The associative property of addition is a mathematical law that states that changing the grouping of three or more numbers being added together does not affect their sum. For example, (2 + 3) + 4 equals the same number as 2 + (3 + 4), or 9.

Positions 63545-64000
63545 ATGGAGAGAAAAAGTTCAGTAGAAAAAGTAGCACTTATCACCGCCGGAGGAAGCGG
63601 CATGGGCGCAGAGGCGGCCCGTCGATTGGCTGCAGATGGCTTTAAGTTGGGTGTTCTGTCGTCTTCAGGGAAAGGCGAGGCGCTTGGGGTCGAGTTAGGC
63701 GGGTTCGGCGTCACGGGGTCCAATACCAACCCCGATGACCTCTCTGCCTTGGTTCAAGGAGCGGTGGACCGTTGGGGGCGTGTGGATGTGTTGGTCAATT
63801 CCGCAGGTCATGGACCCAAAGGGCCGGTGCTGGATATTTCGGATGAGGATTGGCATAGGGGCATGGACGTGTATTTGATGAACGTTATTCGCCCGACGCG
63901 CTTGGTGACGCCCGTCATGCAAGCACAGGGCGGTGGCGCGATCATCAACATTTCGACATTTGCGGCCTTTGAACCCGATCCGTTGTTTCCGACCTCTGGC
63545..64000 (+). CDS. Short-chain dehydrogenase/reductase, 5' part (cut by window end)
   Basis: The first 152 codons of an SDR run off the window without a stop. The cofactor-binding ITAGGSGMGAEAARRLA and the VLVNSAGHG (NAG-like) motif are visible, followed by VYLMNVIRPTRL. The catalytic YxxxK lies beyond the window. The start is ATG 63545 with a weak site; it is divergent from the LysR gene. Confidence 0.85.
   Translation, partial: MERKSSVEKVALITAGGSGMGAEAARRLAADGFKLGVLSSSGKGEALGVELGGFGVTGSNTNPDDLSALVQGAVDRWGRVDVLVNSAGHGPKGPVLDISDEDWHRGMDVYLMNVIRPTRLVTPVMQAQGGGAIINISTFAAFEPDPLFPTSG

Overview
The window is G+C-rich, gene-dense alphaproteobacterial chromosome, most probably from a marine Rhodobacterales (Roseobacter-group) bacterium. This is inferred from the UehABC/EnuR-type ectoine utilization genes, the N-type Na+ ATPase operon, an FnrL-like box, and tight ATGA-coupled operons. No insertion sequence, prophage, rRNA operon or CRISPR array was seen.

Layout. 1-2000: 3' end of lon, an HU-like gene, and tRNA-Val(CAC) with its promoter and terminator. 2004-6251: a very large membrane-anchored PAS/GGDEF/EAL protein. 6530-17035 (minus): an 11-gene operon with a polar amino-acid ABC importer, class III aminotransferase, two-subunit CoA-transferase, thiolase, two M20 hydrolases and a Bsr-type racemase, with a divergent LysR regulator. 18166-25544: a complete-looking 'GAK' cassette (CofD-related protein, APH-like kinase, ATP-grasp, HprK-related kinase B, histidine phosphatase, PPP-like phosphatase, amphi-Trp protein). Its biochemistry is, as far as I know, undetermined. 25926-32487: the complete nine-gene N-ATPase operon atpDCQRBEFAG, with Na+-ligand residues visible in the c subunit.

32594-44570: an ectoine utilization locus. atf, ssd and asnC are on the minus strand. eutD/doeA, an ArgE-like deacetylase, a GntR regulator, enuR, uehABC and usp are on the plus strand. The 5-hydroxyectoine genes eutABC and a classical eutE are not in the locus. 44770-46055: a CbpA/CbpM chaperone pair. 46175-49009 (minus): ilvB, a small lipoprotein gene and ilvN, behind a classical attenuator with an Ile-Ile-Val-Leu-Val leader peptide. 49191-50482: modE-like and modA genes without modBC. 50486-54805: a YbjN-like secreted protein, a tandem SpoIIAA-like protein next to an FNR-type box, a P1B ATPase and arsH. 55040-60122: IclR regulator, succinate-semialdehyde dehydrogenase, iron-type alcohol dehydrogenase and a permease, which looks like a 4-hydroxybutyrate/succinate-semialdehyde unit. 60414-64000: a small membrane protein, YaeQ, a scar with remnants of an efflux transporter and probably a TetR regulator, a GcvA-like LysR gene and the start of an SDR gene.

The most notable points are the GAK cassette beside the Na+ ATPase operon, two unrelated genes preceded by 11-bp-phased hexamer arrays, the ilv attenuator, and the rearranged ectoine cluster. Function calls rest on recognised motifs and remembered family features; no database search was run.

When working with such equations, one must always complete the computation in parentheses first. In the example (2 + 3) + 4, two and three are added together first for a sum of five, and then four is added to the five for an answer of nine. In the example 2 + (3 + 4), three and four are added first for a total of seven, and then two is added for a sum of nine. The associative property applies to multiplication as well, but it does not apply to subtraction or division.